Here, we would like to add another aspect of systemin perception. We provide evidence for tissue-specific systemin sensitivity and discuss how this may affect systemin binding to BRI1 and the elusive systemin receptor. Prosystemin is only present in phloem parenchyma cells.11 It can be surmised that the systemin receptor is located close to these cells. Systemin perception results in JA synthesis in companion cells of vascular bundles.12 Since JA or a JA derivative is the most likely phloem-mobile candidate for a systemic long-distance wound signal, it is thought that JA is moving from companion cells into sieve cells to reach distant parts of the plant for upregulation of wound response genes in leaf cells, including mesophyll cells.13–15
Here, we tested the hypothesis that mesophyll cells lack systemin perception. We generated mesophyll protoplasts from tomato leaf material as well as protoplasts from S. peruvianum suspension-cultured cells, the same cell line that had been used for the purification of SR160/BRI1 and is known to be highly sensitive to systemin. Mesophyll protoplasts showed increased phosphorylation of MAP kinases (MPKs) in response to the elicitors flg22 and chitosan, bacterial and fungal MAMPs, respectively. However, they did not respond to systemin. In contrast, the S. peruvianum protoplasts did respond to systemin and to flg22, demonstrating that the protoplasting procedure did not compromise the systemin perception mechanism (Fig. 1). Immunocomplex kinase assays with specific antibodies against tomato MPK2 produced similar results (data not shown). Since flg22, chitosan and systemin activated the same MPKs (Fig. 1), our data indicate that systemin perception is absent in mesophyll protoplasts. Our leaf protoplasting protocol is a modification of the protocol by Yoo et al. which results in the generation of mesophyll protoplasts.16 In contrast, suspension-cultured cells do not normally represent specific cell types and it is not known why the S. peruvianum cells are highly sensitive to systemin.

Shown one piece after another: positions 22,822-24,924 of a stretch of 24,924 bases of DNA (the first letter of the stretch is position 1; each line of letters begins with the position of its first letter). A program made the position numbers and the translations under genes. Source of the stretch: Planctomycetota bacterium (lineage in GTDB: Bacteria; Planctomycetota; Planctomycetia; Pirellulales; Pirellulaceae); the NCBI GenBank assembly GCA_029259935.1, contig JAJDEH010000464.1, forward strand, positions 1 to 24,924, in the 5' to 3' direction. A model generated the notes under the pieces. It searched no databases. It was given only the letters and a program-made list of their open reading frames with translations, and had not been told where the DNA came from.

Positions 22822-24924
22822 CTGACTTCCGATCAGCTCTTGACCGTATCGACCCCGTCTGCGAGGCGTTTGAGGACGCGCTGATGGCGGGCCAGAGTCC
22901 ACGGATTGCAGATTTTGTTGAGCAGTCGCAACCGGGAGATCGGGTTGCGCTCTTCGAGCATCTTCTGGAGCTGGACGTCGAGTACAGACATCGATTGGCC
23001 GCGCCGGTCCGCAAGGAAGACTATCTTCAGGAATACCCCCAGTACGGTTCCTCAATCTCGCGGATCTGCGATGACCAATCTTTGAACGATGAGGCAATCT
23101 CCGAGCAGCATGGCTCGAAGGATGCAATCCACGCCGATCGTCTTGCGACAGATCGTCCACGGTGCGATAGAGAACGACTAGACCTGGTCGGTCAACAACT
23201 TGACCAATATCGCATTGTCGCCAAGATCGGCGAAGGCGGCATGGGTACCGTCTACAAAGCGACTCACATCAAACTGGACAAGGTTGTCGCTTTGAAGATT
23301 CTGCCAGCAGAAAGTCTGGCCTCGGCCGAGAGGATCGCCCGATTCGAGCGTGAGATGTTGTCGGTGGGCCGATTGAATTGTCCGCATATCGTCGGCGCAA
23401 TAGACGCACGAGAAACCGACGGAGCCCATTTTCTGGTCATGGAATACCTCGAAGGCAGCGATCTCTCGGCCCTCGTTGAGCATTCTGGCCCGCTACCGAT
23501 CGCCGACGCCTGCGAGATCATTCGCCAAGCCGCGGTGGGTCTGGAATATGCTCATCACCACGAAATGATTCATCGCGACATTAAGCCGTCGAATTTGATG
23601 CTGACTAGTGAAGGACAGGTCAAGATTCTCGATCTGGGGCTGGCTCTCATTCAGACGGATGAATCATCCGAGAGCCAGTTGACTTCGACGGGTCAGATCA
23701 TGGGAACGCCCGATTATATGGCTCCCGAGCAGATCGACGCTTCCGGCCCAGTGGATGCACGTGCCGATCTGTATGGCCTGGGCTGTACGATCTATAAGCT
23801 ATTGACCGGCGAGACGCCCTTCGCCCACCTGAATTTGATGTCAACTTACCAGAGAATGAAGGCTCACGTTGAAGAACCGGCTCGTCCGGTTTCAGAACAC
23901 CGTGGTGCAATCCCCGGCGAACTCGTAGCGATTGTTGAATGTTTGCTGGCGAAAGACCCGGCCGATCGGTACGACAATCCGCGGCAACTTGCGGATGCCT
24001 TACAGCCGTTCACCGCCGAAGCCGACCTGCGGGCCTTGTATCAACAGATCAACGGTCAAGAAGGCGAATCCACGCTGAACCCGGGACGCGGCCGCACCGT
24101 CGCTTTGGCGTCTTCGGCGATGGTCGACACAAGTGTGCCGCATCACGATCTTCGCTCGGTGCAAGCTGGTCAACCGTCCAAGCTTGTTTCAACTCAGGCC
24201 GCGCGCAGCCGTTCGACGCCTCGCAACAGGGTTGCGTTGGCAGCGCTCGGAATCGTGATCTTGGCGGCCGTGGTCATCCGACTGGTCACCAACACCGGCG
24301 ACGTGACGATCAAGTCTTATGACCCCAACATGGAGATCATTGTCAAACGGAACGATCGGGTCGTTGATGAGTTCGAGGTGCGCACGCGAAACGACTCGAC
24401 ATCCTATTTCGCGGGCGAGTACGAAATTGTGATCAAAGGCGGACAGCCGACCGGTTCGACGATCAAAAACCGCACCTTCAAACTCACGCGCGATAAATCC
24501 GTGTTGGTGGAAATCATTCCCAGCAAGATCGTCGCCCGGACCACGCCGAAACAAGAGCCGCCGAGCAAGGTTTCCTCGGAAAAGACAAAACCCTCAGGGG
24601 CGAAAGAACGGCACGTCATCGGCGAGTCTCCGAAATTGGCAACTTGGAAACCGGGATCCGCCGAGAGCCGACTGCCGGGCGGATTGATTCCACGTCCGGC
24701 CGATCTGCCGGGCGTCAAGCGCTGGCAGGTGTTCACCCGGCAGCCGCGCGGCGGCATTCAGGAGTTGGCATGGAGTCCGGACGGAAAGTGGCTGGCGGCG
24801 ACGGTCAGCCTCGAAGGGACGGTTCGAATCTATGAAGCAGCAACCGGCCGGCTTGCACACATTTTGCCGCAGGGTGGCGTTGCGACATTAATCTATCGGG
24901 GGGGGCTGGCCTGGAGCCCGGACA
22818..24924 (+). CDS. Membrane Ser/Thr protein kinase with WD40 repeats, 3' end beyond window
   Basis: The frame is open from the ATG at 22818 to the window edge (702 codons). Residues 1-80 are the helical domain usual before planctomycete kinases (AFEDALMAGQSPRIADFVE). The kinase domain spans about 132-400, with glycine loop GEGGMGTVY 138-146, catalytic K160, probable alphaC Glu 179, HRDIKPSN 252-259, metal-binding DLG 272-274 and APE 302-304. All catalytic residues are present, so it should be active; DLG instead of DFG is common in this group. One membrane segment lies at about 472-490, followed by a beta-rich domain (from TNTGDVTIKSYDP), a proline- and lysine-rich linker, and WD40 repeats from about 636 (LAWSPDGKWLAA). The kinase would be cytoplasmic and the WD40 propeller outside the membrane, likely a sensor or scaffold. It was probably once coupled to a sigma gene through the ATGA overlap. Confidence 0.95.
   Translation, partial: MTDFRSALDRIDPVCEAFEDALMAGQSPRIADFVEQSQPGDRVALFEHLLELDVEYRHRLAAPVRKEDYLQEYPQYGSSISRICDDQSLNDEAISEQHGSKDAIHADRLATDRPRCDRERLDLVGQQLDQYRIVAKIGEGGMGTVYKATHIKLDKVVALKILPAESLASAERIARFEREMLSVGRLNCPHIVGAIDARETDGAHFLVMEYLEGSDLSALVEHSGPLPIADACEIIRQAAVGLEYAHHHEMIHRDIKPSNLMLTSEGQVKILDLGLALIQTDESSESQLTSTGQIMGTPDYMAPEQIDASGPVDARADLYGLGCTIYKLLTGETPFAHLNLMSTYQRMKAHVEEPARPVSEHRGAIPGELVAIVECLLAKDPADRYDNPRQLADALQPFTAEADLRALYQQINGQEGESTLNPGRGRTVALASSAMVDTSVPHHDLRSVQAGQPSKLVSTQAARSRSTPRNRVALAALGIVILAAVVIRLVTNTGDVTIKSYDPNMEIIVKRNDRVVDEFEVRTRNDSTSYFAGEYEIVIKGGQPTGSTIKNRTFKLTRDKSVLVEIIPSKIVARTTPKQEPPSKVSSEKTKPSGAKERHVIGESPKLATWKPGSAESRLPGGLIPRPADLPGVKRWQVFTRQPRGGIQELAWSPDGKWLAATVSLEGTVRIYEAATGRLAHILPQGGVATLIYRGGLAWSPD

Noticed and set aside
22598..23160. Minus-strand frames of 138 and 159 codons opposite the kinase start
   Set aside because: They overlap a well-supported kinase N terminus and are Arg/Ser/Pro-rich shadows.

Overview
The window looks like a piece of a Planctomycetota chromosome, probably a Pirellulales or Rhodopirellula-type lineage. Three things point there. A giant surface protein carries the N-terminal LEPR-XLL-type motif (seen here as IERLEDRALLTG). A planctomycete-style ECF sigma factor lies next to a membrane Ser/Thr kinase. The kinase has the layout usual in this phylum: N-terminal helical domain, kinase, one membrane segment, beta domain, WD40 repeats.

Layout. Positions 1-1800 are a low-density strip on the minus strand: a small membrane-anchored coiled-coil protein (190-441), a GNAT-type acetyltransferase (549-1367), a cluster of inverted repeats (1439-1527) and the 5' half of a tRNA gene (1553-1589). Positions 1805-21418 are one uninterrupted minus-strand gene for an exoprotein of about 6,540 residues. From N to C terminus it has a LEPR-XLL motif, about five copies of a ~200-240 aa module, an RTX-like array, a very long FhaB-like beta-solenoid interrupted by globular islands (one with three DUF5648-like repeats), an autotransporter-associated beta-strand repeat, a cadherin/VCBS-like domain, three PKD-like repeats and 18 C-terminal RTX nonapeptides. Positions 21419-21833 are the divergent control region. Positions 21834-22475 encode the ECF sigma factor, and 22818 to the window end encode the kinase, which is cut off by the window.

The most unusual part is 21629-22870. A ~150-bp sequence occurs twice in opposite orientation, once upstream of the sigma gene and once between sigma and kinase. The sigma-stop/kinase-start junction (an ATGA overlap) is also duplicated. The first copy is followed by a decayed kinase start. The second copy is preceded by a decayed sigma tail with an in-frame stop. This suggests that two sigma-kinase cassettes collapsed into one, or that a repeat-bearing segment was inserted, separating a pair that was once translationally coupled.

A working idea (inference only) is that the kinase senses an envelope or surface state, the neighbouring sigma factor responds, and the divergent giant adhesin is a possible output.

Intriguingly, BRL1, BRL2 and BRL3 are expressed in the vasculature and function in vascular pattern formation in Arabidopsis, while BRI1 is ubiquitously expressed in dividing and elongating cells. BRL3 is even specifically expressed in phloem cells.17 This matches the highly specific localization of prosystemin in the phloem parenchyma cells.11,18 The highest BRI1 expression is found in growing parts of young leaves17,19 while prosystemin is specifically present in the phloem parenchyma cells throughout all developmental stages.11 In this context, it is also interesting to note that application of systemin to tomato plants via the cut stem results in rapid and strong MPK activation. In this assay, systemin is delivered to leaf cells via the transpiration stream and therefore present in vascular tissue.20
Based on the combined evidence, we propose that the true systemin receptor is a BRL or similar protein which is expressed in phloem cells in the vicinity of the parenchyma cells that express prosystemin, but not in mesophyll cells. Because of the similarity between BRLs and BRI1, BRI1 was erroneously identified as the systemin receptor. Inappropriate binding of systemin to BRI1 is consistent with the high similarity between BRI1 and BRLs. However, because of the tissue-specificity of the systemin signaling pathway, inappropriate binding of systemin to BRI1 may rarely occur in wild type plants and may not pose an interference problem for either systemin or brassinosteroid signaling.
This work was supported by grants from the National Science Foundation to J.W.S. (grants # IOS-0745545 and MCB-0418890).
Previously published online: www.landesbioscience.com/journals/psb/article/10119